It’s no surprise why many of us are wary of red meat. Often linked with premature death and heart disease, there’s no end to the amount of alarmist articles warning us of red meat’s high levels of saturated fat, sodium and cancer-causing chemicals. However, not all meat is created equal and it’s important that we not only differentiate between processed and unprocessed red meat, but recognise the very real nutritional benefits that come from eating this 100% natural, healthy and wholesome food source.
Red meat is a high quality source of protein, containing (on average) 20-24g of protein per 100g when raw, and 27-35g of protein per 100g when cooked. It is also a ‘complete protein’, meaning red meat contains all nine of the essential amino acids needed to form the important structural components of muscles, hair, skin, blood, organs and glands. Beef and liver are recognised to be two of the most concentrated sources of nutrition available, with animal proteins in general deemed of ‘higher biological value’ than plant proteins.
As well as being one of the richest sources of iron, red meat provides this essential mineral in its most readily absorbed form: haeme. Up to 30% of haeme iron can be absorbed by the human body, compared to just 3% in the non-haeme iron found in plants such as lentils and beans. Integral to cell respiration and metabolism, our bodies rely on iron to transport oxygen from our lungs to the rest of our body. The frequency of iron deficiency anaemia in women, young girls and the elderly is therefore alarming and red meat should subsequently be encouraged as part of a healthy, balanced diet to help us meet sufficient levels of iron we all need.
3. Other Vitamins & Minerals
Boasting a near complete vitamin and mineral profile, red meat is loaded with vitamin B12, B6, iron and zinc – levels which simply cannot be found in white meat or other natural food sources. Beef, lamb and pork are all recognised as rich sources of vitamin B12, niacin (B3), phosphorus and zinc, which all contribute toward good digestive health, immune strength, bone growth, recovery and the release of energy. Vitamin B12 is particularly important as, although it cannot be produced by the body, it is involved in the function of every human cell. Found only in animal foods such as red meat, fish and eggs, a deficiency in vitamin B12 is known to be associated with Alzheimer’s disease, impaired brain function and even smaller brain size.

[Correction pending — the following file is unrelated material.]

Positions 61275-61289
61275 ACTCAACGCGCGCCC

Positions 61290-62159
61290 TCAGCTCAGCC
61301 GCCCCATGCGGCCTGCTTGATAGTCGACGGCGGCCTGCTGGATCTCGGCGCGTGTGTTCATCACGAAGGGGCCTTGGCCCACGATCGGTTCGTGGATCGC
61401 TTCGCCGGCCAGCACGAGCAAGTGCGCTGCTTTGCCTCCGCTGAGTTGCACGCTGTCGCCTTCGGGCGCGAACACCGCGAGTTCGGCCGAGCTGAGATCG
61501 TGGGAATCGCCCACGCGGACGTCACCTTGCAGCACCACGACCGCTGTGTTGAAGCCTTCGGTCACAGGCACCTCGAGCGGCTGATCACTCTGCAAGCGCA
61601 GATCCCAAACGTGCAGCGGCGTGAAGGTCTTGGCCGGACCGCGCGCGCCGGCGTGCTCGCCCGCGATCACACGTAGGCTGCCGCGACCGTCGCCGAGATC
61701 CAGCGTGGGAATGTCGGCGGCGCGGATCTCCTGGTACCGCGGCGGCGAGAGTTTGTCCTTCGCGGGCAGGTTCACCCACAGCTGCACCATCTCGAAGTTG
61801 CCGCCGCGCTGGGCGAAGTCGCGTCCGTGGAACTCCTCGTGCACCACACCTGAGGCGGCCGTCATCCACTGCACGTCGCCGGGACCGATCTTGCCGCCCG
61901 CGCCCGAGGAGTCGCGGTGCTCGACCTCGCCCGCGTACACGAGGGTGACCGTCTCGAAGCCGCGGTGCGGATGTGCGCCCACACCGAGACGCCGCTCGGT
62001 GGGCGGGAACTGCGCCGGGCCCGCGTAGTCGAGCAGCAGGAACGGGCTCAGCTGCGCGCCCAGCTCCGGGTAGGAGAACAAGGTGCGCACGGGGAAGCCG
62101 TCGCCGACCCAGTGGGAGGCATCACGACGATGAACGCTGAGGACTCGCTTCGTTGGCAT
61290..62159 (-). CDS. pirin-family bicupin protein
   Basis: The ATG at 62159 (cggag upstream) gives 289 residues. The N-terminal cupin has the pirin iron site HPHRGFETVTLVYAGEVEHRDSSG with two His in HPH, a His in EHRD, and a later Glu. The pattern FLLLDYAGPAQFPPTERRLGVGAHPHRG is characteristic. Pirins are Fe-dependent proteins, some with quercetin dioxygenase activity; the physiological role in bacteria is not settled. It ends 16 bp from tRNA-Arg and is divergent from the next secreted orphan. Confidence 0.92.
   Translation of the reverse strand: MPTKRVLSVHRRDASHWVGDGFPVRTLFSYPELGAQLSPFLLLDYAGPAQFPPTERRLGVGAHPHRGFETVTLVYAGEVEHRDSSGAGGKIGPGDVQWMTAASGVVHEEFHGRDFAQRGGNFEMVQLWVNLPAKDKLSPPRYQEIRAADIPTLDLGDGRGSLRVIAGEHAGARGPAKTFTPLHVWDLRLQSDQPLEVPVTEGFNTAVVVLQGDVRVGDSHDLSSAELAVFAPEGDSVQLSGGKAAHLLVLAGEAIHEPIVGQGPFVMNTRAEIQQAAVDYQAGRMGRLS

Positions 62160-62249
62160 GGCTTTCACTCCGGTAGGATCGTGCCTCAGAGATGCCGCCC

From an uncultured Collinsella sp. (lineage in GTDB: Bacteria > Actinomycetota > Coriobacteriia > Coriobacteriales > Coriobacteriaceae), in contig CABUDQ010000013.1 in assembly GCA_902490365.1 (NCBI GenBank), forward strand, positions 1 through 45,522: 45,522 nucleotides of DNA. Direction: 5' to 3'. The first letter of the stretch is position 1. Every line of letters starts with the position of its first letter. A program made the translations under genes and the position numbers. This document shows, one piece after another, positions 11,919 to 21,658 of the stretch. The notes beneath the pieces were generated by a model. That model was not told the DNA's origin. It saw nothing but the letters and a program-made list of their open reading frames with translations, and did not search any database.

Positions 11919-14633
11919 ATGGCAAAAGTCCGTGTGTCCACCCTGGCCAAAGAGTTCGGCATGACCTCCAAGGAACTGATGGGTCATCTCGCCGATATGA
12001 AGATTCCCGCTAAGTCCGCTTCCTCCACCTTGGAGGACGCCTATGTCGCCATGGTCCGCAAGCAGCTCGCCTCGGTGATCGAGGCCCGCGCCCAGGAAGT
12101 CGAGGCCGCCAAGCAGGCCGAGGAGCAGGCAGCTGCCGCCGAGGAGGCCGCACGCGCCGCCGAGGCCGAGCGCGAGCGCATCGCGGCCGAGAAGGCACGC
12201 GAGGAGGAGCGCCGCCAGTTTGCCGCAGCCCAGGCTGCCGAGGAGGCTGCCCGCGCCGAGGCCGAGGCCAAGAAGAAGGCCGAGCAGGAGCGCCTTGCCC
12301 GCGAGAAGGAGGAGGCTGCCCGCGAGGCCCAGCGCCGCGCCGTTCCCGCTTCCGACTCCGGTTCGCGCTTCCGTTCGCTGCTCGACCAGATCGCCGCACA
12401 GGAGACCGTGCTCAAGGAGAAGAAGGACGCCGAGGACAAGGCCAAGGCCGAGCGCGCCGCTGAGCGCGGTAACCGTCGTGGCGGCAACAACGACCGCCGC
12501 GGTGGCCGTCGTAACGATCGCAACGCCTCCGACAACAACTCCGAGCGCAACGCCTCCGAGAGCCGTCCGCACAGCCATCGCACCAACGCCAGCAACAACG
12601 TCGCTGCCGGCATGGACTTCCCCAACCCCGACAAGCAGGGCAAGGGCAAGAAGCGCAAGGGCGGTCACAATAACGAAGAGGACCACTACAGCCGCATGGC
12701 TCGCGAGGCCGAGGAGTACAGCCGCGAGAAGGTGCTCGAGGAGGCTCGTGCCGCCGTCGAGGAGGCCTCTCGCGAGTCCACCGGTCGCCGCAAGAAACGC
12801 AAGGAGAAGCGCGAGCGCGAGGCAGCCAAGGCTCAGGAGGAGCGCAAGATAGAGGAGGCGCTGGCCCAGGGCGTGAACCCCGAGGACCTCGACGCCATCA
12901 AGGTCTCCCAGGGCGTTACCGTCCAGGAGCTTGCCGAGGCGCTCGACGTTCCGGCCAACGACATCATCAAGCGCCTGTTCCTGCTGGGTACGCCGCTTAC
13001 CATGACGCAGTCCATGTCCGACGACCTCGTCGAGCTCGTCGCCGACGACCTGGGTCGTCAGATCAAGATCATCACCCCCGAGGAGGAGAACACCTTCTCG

Alpha Lipoic acid is one of the most powerful antioxidants and free radical scavengers, recycling used up vitamins, protecting our genetic material and helping to regulate blood sugar in diabetics. Also found to protect against cancer, heart disease and liver malfunction, the fact that red meat is the greatest source of Alpha Lipoic acid goes to contradict many of the myths surrounding red meat, and proves its effectiveness as an antioxidant powerhouse to rival any superfood.
With nearly a 1:1 equal ratio of saturated to monounsaturated fat, red meat’s consistently balanced fatty acid profile makes it a valuable source of the healthy omega-3 fats our bodies cannot make on their own. In fact, the monounsaturated fat in red meat is of the same oleic variety as that found in olive oil – olive oil one of the key components of the Mediterranean diet so often recommended by doctors for reducing the risk of heart disease. Grass-fed meat in particular contains the highest levels of omega-3, so always opt for grass-fed over grain-fed where possible, choosing lean cuts and low-fat cooking techniques such as grilling, roasting or dry stir-frying.
A Take Home Message
Ultimately, for every argument against red meat, there’s a pretty convincing argument in its favour. Many of the original observational studies which warned against eating red meat have since been criticised for their conflation of unprocessed red meat with processed meat, the admissions of inconsistencies and inconclusive data proving the impossibility of a definitive study into the effect of food on long-term health.
The secret, as with all dietary choices, is therefore in moderation. Eating lean cuts of unprocessed red meat as part of a healthy, balanced diet provides a valuable source of highly-absorbable essential nutrients, and can help us with other dietary concerns such as weight-loss and digestive health. Advances in farming and butchery techniques now also mean that red meat can contain as little as 4% fat, with organic pastured meat a better choice in terms of fat, flavour and ecological farming. So, before you ditch red meat altogether, have a think about all the protein, vitamins, minerals and nutrients you’ll be missing out on, and then decide if giving up that thick juicy steak really is such a good decision after all.